Choosing a vet
I've realised that when you first get a new cat, or start looking after a new community cat that people often don't know what to look for in a vet. This is especially pronounced if the cat has a serious illness and needs surgery. You can ask for recommendations from friends and other cat owners or caregivers, but this is often very subjective. Despite vaccinations and the like, which any vet can do with their eyes closed, you may have a cat (and I sincerely hope you don't) that has something which isn't run of the mill.
If you are considering a serious or delicate operation, do consider the following :-
1. Are you comfortable with the vet? Does the vet tell you what you need to know?
2. Ask questions - the vet may not always know what YOU want to know. I'm quite surprised how many people don't ask questions and then email me to ask what is going on. The best person to discuss this with is your vet and they're more than happy to answer your questions in most cases. Of course they do have a busy caseload, so on to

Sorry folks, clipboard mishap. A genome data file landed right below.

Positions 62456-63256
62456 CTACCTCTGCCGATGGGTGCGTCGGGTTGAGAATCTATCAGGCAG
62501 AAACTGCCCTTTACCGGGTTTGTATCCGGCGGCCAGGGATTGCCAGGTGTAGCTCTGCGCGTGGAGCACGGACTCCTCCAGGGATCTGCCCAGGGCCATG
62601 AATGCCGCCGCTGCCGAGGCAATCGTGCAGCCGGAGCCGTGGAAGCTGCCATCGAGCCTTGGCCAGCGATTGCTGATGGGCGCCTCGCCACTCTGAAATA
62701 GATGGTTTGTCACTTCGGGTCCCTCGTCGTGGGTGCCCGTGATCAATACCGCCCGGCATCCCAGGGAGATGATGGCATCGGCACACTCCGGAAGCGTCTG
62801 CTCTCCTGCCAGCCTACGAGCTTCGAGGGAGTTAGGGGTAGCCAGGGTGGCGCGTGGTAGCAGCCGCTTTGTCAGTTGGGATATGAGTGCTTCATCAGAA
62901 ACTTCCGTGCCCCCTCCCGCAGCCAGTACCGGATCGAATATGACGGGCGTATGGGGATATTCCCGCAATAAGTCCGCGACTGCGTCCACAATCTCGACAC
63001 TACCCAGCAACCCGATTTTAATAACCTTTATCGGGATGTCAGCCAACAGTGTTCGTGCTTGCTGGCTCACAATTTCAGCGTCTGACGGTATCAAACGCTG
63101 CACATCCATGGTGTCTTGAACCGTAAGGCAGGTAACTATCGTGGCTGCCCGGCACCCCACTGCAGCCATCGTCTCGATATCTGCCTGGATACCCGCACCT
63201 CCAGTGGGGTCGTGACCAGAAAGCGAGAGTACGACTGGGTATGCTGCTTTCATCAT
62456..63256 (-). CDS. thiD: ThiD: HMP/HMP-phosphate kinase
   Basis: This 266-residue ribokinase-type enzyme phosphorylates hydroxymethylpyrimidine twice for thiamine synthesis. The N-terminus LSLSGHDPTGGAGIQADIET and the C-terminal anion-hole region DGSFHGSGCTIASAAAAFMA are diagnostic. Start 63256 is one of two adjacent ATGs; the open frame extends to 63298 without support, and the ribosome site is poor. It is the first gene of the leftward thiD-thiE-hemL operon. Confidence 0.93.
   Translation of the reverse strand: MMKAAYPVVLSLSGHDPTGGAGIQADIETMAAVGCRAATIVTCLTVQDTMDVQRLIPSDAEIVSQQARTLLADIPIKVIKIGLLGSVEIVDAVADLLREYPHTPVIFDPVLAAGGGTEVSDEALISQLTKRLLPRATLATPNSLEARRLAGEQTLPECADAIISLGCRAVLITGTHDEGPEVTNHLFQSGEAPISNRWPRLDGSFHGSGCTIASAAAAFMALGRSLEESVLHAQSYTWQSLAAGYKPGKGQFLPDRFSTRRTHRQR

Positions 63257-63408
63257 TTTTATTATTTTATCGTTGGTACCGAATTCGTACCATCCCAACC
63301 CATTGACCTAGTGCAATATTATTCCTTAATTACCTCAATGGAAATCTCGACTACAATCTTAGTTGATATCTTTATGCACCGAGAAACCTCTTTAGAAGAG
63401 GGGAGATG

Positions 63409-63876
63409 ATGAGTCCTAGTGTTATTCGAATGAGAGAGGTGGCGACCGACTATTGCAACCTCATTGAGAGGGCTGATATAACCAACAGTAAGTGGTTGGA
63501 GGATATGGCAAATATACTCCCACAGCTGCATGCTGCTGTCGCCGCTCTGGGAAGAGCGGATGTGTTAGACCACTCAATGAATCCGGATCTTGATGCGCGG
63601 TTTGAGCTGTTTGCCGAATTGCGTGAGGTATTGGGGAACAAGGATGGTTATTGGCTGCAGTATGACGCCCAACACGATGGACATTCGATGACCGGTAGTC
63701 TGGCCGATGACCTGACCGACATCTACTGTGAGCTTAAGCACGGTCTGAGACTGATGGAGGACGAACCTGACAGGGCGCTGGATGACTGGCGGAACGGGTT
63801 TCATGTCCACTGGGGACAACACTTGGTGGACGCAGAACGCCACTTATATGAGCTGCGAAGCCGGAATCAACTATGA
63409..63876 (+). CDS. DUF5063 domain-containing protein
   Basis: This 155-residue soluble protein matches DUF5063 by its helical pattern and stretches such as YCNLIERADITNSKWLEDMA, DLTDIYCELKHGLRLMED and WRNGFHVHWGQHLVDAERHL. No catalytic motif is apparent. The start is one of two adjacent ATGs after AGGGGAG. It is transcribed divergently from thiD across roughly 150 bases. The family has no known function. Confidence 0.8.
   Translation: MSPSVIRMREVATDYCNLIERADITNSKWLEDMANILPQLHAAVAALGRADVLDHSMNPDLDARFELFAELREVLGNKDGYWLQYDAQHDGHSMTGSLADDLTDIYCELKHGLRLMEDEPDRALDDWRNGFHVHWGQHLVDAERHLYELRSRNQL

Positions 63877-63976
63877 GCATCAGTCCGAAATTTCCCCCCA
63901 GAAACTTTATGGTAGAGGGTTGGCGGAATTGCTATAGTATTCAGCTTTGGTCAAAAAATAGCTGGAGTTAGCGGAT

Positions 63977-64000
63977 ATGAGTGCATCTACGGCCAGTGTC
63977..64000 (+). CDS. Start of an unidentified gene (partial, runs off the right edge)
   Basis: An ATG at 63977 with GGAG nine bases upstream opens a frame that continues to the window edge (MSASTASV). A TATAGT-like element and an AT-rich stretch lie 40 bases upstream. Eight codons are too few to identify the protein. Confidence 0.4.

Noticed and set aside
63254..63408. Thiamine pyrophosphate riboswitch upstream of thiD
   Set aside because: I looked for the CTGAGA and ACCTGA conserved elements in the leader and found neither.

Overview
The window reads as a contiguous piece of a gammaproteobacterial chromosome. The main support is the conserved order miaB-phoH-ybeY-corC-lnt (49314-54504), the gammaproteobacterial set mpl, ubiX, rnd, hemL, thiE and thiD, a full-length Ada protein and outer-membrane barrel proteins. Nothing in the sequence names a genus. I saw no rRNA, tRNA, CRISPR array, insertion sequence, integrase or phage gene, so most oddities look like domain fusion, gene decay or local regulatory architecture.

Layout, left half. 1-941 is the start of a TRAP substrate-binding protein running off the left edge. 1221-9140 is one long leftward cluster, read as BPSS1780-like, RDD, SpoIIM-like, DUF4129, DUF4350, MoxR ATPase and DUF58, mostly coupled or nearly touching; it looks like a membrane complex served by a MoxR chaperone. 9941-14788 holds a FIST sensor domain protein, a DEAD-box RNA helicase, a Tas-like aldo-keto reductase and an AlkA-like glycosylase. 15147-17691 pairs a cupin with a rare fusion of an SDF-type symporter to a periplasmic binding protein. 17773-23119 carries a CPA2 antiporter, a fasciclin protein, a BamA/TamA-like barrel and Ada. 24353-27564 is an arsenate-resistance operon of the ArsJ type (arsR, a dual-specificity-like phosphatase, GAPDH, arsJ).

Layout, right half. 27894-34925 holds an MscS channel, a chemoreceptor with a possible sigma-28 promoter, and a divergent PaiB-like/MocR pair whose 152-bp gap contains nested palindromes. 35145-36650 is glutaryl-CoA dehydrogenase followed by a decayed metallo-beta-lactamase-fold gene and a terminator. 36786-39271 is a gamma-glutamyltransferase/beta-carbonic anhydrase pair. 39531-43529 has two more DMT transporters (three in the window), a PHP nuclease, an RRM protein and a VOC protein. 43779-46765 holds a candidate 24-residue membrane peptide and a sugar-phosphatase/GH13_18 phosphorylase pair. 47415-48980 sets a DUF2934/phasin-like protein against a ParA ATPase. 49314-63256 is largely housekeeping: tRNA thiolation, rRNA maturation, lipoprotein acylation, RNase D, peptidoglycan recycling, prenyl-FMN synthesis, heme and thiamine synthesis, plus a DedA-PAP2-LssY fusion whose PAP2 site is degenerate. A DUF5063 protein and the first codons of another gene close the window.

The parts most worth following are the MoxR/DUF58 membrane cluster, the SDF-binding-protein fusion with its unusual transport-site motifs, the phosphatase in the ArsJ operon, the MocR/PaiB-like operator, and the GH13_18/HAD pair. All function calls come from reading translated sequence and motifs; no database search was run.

3. Write down questions to ask - often you may forget to ask something, so write them down systematically so you don't have to keep calling the clinic back.
4. Ask if the vet has experience in that particular surgery if you know it is a complicated surgery - there's no need to be insulting of course, but you want to know what the recovery rate is, and what sort of experience the vet has had. You wouldn't go for a heart bypass with a General Practitioner of course, so why would you do the same for your cat? In Singapore, we don't have Feline Oncologists for example, but there are vets out there with more experience in different areas. Find out what those areas your vet specialises in and if he or she has done the surgery before.
5. Ask the vet clearly about post-operative care and painkillers - self explanatory.